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Lethbridge Herald Newspaper Archives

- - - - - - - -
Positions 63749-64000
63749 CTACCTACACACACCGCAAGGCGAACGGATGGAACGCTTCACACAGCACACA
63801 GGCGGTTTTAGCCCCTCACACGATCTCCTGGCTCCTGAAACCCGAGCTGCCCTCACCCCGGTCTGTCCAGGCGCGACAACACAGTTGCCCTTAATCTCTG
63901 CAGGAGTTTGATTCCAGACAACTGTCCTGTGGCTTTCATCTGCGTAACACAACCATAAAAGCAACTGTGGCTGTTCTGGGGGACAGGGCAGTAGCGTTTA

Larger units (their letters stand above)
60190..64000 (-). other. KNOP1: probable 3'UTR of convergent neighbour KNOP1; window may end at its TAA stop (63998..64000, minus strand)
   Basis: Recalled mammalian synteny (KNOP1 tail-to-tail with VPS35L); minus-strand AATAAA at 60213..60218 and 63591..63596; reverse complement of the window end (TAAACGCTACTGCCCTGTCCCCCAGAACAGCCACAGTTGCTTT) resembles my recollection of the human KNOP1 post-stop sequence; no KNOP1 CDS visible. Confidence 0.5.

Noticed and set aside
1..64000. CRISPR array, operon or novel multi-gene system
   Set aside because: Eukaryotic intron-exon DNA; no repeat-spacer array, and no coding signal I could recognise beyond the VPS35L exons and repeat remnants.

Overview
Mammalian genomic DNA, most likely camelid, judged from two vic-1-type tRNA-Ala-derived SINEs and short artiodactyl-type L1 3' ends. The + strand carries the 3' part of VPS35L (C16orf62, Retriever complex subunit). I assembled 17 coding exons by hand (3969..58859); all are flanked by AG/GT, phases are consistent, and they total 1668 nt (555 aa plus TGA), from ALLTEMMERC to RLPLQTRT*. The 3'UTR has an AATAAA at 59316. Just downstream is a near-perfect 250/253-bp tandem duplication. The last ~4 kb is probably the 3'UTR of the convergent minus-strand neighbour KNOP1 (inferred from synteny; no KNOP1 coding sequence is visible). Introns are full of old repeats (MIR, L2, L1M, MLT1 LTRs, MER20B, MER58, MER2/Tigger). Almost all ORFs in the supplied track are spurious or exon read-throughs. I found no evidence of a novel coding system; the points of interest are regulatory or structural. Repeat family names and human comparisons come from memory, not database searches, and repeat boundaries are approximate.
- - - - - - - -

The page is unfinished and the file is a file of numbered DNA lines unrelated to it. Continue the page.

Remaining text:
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Lethbridge Herald, The (Newspaper) - April 26, 1974, Lethbridge, Alberta 8-THE LETHBRIDGE HERALD Friday, April 28, 1974 HOME OF THE WEEK foED (LM !3-0 9-11 107ZSQ FT. HOME-0-QRAPH HOME PLANNING SERVICE 40 St., Toronto, Ontario M5C 2H1 D I enclose S1 (plus 25c for handling) lor "Home Designs lor Canadians" Book 1 (homes up to 1.850 sq ft) D I enclose 31 (plus 25c for handling) for "Home Designs 101 Canadians" Book 2 (larger homes, vacation C Please send free brochure showing sample "flome ot the Week designs and other design books available G Please send an order form so I may order building plans for design NO shown above. NAME ADDRESS Print) LETH DESIGN R3-183 Sq. Ft. The home illustrated promises a surprising amount of modern livability in just 1.072 sq. ft. There is a 17-foot by 12-foot living room with a magnificent fireplace whose chimney lends a touch almost of grandeur to the front elevation of the home. A separate entry leads straight through to the kitchen which is large enough to include a cozy breakfast nook. There is still room for a dining area, and three good bedrooms, each with generous closet space. Note the high corner windows of two of the bedrooms to give good privacy. With all this there It's time to plant TREES 4 SHRUBS WE carry the largest selection in Southern Alberta MUGOPINE 9.95 and up good selection SPRUCE TREES-2 foot 8.50 FRUIT TREES-miny varieties WEEPING BIRCH TREES We now have Moll LAWN ORNAMENTS Donkey Carts, Bird Biths, etc. New Spring Arrivals SHADE TREES-Green Ash and American Elm, up to 10 ft. RASPBERRY AND CURRANT BUSHES ORNAMENTAL AND FLOWERING SHRUBS from 1.69 each LACOMBE NURSERIES LTD. mllu tut ot Lelhbridge on No. 3 Highway CLOSED SUNDAYS-PHONE 345-4833 are still two linen closets and a built-in china cabinet, to say nothing of the _ delightful covered back porch. The design is suitable for any type of heating. It would be ideal as a retirement home and, if only two bedrooms were required, any builder could combine the two back bedrooms into a comfortable master suite with a powder room and walk-in closet against the dining room wall. Boy mauled to death ISLIP, N.Y. (AP) A six- year-old boy was bitten and mauled to death by a neighbor's 106-pound St. Bernard dog as he played in the home of the pet's owner, police said Thursday. The boy, Lawrence Calemmo, had been a visitor in the home previously and was known to the dog. The dog was shot and killed jy its owner, Virginia Johans- son, after the attack. Police said the boy went to the neighboring house to play with the-Johansson daughter. The children were playing indoors when Mrs. Johansson, 28, heard the sounds of the attack. She said she tried to wrestle the boy from the four- year-old St. Bernard but could not. Lamps have natural look By MARILYN HOFFMAN Christian Science Monitor NEW YORK, N.Y. Asta Ingle is the West Coast designer who decided it was time for lamps to "go natural" and to become ethnic. The back-to-nature look in decoration, she says, required lamps to complement it. Thus, her great earthy terra cotta pots came about. Although factory-made, each looks as if it had been thrown on a potter's wheel. Their strength and texture have great appeal. They fit well with the natural Fix for balky drains Drain problems are among the more common and annoying hangups occuring around the house. Water going down the drain slows to a trickle. An abundance of wate: becomes more than the drain can handle and starts to back up. Folks begin to panic. A balky drain is bothersome and can be messy but it is one of the easier home repair problems for you to solve. The trouble is most likely to be in either of two drain opening in the sink or the trap right below the sink. Check the drain opening in the sink first. Look at the stopper or strainer. Clean out the material that has gathered in and around it. Metal stoppers that are in place permanently tend to gather slime. This in turn causes other material to cling and stop the drain. Kitchen sink strainers lift out for easy cleaning. Lavatory sink stoppers are usually held in place with either a nut above or a coupling below. The coupling will be just above the trap. You will have to examine your setup carefuljy and loosen or remove these fittings to free the stopper. Cleaning away material that gathers around stoppers will prevent problems at this point. The trap is the next place to check. The trap is the U- shaped pipe below the sink. Purpose of the trap is to hold water, which prevents sewer gas from backing up the pipe and escaping into the house. Since this is the place where water stand still there is a chance for other things to gather there. If the trap is equipped with a cleanout plug at the bend, clearing it is easy. Remove the plug with a wrench, first placing a pail under the trap to catch the water that drains out. A thin drain auger or a wire will do the job. If there is no plug, remove the entire section of pipe. It is threaded at each end and the section can easily be removed with an adjustable wrench. Replace the packing washers when you put the section back. Scrub out the trap with a stiff brush and hot water. (Newspaper Enterprise Assn.) textures tweeds, linens, suedes, cowhide leathers, and oak and pine finishes that are so popular today. Now vice president of design and research for the Sunset Lamp division of Cosco, Inc., in Los Angeles, Mrs. Ingle designs through many cultures of the past and present, using not only the motifs of the cultures but the materials as well. She has freely tapped pre- Columbian, African, Early American, American Indian, and early Chinese designs. She works in a studio that she describes as "impossible." It contains a welter of clay, a potter's wheel, feathers, glue, beads, macrame, hemp, and split bamboo for wrapping around her shades. Dozens of art magazines and books sprawl about, an ever-present source of iinformation. Encouraged by her firm to be as improvisational as she dare, it is not surprising to find Mrs. Ingle using olive wood beads from Bethlehem, bamboo beads and raffia from 'the Philippines, tapa cloth from Tonga, Hawaiian hemp, volcanic beads from Africa batik from Indonesia, Mexican glass, African trader beads even fancy feathers and camel's teeth. "I not only have the fun of mingling it all, but of finding it Mrs. Ingle says, delighted with her discoveries. "I go constantly to importers on the West Coast to find my materials, and to galleries and museums and libraries to research my ideas." Mrs. Ingle, who left Estonia as a refugee 20 years ago, has always been an artist. For four years she studied ceramic glazes and the treatment of them, then continued her career as a journeyman potter in Germany, where she also studied at the Hamburg Art Institute. Since her move to California in 1952, she has studied ceramics at the University of Southern California and earned a certificate in mechanical drafting from the Los Angeles Institute of Technical Engineering. Chief designer of Sunset Lamp Corporation for 12 years, she literally "builds" her first models, throwing the pots on her wheel or sculpting them, then applying her design and decoration to the models. Four times a year she comes up with a crop of new designs to be shown to store buyers at market. A new collection can include 40 or more new designs, which retail at from to in stores across the United States. A different light on things Asta Ingle amid her "ethnic" lamps -The Herald------------------------ At Home Some unusual things pass through Butte BUTTE, Mont. A few weeks ago it was an African antelope said to have supernatural powers. A few days before that some rhinoceros parts arrived along with a couple ot Mongolian sheep and a very strange shipment from the Fiji Islands. "We get Japanese motorcycles, Hong Kong plastic flowers and Taiwan firecrackers pretty said Rodney Hanson. "Oh, we had a whale tooth in here the other day." Hanson is director of the U.S. customs office for the Port of Butte and he announces this with a smile. "It does seem kind of funny doesn't he chuckled. "There's not all that much ocean around here." In fact, Butte does not even have a river. It does not have a navy; sea gulls would detest the place, and the only sharks in town deal cards. But that did not stop the city fathers from deciding two years ago to turn Butte into a port city the first of its kind in the country. U.S. Customs ports of entry are scattered all over the country, at coastal seaports and at international airports. Your garden By IsabelleR. Young, F.R.H.S. NO GARDEN SHOULD BE WITHOUT THESE Finally, it begins to look and feel like spring, and it is at this time we begin to spend time trying to decide what flowers to plant in the garden. I am writing my article out in Vancouver where I am Read The World Almanac The new 1974 World Almanac knows a lot about a lot of things: Sports, Government, Ecology, History, Politics, Personalities, Watergate, Personal Finance, Social Security and Medicare, Zip Codes, Consumer Information, the World since B.C. It's The Authority since 1868 and now it's bigger, with bigger type that's easier to read. It has indexed full-color maps of the world and the flags of all nations. It's indispensable in schools, homes, offices, libraries. To find a fact fast, read The 1974 World Almanac and Book of Facts, co-published by this newspaper as a public service. THE WORLD ALMANAC. BOOK OF FACTS Clip and mail this handy order form for your copy of The World Book Almanac! Please mail copies of The World 1 am enclosing 2.25 plus 35e charges for each copy. and mailing CITY Larger Comptottly MvlMd Bwt StWng for Ovw A Century Now on sale at bookstores, newsstands, super-markets, drug stores and our public service counter. Use coupon and add 35 cents postage and handling to order by mail. If you prefer to pick up your order The World Almanac is available at The Lelhbridge Herald Business Office for 2.25 per copy. Mail to The Lethbridge Herald P O. Box 670, Lethbridge The letlibridgc Herald "Serves the South" visiting my family. The grass is so green, the trees are leafing out and the daffodils, tulips, Japanese Cherry, Forsythia, etc. are one riot of is so beautiful. Getting back to the article, were you satisfied with what you had last year? No doubt you will want to keep, or even increase your plantings of those that did exceptionally well. Each year, I recommend trying something different it may not be a recent introduction, but if you have never grown it before, then it is new to you. Why. not experiment with a few flowers that will give you color and pleasure indoors, especially during the long winter months. I am referring to the everlastings of which there are several kinds and varieties to choose from. And you may also add grasses, etc. to give that special touch to your indoor decor. Some favorite ones I have grown include helichrysum or strawflower, which is one of the most popular and so easy to grow. The seed may be started outdoors in the flower border, around the middle of May. These grow from 12 to 30 inches in height and come in many rich and beautiful colors. They grow best in full sun, providing a colorful display until frost. Cut before fully open and hang upside down in a cool, airy place. Globe amaranth or gomphrena is ideal for a hot, dry location such as a rock 'garden. This has clover like blooms in white, pink, red, purple, and grows 6 to 18 inches tall. A rather unusual everlasting is xeranthemum, another annual that grows well in a sunny spot. These have daisy like, silky flowers, either double or semi-double in charming colors of white and shades of pink, bright rose, red and purple. The stems are strong and wiry, reaching 24 inches in height. Acroclinium or helipterum has daisy like flowers, two inches in diameter, double or semi-double with strawy petals, growing in height to 15 inches. This is a very pretty everlasting in a bright, clear range of colors. For a change of shape, let's go from round to spikey. Statice makes a wonderful mixer with its immense masses of dainty flowers in mixed colors of apricot, blue, American beauty, white and yellow. These should be grown in a well-drained soil in full sun. The height is from 24 to 30 inches. An unusual and useful ornamental annual grass is Briza maxima or quaking grass, 18 inches in height. This has large nodding spikelets about one inch long, that tremble in the slightest breeze (hence the name quaking and may be used fresh or dried. Grow in full sun in any good garden earth, sowing seed outdoors the middle of May. Honesty or lunaria, 24 inches in height, is a biennial, that is the seeo! is sown one year, blooms the next and then dies down. It makes an attractive winter, indoor decoration with its unusual flattened, silvery seed pods. The Lunaria has pinkish mauve flowers. This is also called "money To expose the silvery central partition, remove the outer portion of the seed pod. Another very pretty statice I like is pink pokers (suworowi) with its rich pink flowering spikes, some growing straight and others in corkscrew fashion, making them, perfect for flower arranging. There are other everlastings, but these I have grown successfully and used in many beautiful arrangements and bouquets. Try some of them and you will be well rewarded when harvest time comes and you bring in all these beautiful flowers and grasses from your garden. ;